Politics is a different kind of business, albeit one is often intertwined with the other and frequently with disastrous consequences. The recent scandals of politicians being investigated, indicted and even jailed for crimes in the US and the current scandal in the UK of allegations of sales of Peerages for political loans disguised as gifts, show the link between business interests and the power of politics. This gives even more credence to the saying "Power corrupts and absolute power corrupts absolutely."

The report of the Control Risks Group speaks about the oil, gas, mining and construction sectors as the most vulnerable to corruption globally, because of the high value of the projects. Does it, therefore, become necessary for analysts to heavily discount information from these sectors?

Where there are human beings, money, power and the chance of advantage, greed will flourish thus allowing corruption to take on its poisonous radiance. Analysts, after all, are among the arbiters of the status, position and reputation of a company; it would be very risky indeed if they were to change their approach to these areas.

How does a fraudster's mind work? Do incentives outweigh punishments?

Invariably the power is greed and not need. Often, though, the fraudster engages in his enterprise because he recognises that there are no checks and balances or that he is responsible for carrying them out. The ability to believe that they can get away with it or answer away any queries of their actions is another incentive. The self-delusion of the individual is a powerful driver. There will sometimes be a self-justification for their actions and an ability to try to lay the blame on someone else.

For many years, in some jurisdictions, financial crime has taken second or even third place to violent and anti-social crimes.

Hope springs eternal that politicians will realise that financial crime, and organised financial crime in particular, seriously damages the economic infrastructure of a country and the reputation of that country. This is particularly damaging when cross-border business becomes a consideration.

Do you advise that investors watch out for red flags?

Just as we are responsible for ourselves, that we are careful about what we eat, how we cross the road, who we let into our homes, investors are responsible for whom they choose to invest with.

Red flags can be waving in the faces of people but they are convinced that the investment they probably know nothing about, sold by an individual or company they know nothing about, is good because they want to believe the hype about the amazing returns over a short period of time. There is no one as blind as he who will not see. Investors must get advice from reputable sources and, if in doubt, trust their judgement and say no. Remember the definition of a fraudster: "The person who sells nothing for something to people who want something for nothing."

Can stricter disclosure norms act as deterrents to financial frauds?

The norms for disclosure could be tightened up to the point where it becomes almost impossible to do business. For what purpose?

The benefit of having a sensible and successful disclosure programme is that disclosures are evaluated and, where necessary, investigated. It is pointless filing reports of transactions that are thought suspect (the quality, not just the quantity, must be recognised too) if no action or infrastructure is in place for further action.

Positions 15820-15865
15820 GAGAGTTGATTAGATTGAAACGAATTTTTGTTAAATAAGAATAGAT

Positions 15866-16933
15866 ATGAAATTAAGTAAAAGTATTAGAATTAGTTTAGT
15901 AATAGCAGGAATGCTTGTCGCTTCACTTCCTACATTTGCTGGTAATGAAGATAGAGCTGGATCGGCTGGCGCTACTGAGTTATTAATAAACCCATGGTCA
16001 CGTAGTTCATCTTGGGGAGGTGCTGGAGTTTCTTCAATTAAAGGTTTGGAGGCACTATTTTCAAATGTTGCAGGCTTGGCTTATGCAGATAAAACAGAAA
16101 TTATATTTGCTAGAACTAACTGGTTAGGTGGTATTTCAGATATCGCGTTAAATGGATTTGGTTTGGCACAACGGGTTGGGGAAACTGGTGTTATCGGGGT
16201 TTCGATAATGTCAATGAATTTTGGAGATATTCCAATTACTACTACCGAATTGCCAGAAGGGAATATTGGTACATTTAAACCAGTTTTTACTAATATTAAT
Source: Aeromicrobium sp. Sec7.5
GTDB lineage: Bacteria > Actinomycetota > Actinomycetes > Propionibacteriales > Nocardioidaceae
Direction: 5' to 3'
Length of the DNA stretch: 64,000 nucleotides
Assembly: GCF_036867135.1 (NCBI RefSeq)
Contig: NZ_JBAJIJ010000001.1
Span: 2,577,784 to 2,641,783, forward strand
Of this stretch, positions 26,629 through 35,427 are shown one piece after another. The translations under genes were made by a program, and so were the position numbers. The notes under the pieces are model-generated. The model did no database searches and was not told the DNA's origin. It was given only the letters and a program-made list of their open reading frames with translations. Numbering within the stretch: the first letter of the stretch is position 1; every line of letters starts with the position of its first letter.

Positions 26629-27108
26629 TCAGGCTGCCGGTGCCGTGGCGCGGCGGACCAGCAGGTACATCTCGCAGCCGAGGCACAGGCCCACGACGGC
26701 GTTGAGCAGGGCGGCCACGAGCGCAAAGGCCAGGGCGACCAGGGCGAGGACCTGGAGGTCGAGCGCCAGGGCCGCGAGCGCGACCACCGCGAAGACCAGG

Most people don't understand the structure and description of many modern financial products that come with fancy names. Does this mystique provide the first cloak for financial crime?

The idiom "ignorance of the law is no excuse" could arguably also be applied to the acquisition of financial products. People must be aware and be cautious of terms that look or sound right but in fact are just rubbish and gobbledegook.

Examples in some investment scams that are also known as advance fee or high yield investment frauds are terms like "Devisable, assignable and transferable letter of credit (LC)," "Freely negotiable, irrevocable, clear SWIFT (Society for Worldwide Interbank Financial Telecommunication) wire transfers," "Good clean cleared funds of non-criminal origin," "Guaranteed by Top 100 World Prime Bank," and many, many more.

Should the scope of independent audit be widened?

The risk of widening the scope of an examining process is the danger that by extending the available resources, the depth of the examination may be reduced. It is essential that those conducting the evaluation or audit procedures have a full understanding of the subject and an appreciation of the risk areas that may be found but through lack of appreciation of the subject, overlooked.

Has due diligence become more important than ever?

Due diligence is the business of common sense. Due diligence is fundamental to the survival of any corporate risk-based business operation, whether it operates in one or many jurisdictions. In fact, due diligence is essential for financial institutions that want to prevent or minimise losses from fraud and protect themselves from misuse by those with criminal intent. It is always good corporate policy to commit to an ongoing due diligence programme.

http://AccountSpeak.blogspot.com

D. Murali

(This article was published in the Business Line print edition dated December 28, 2006)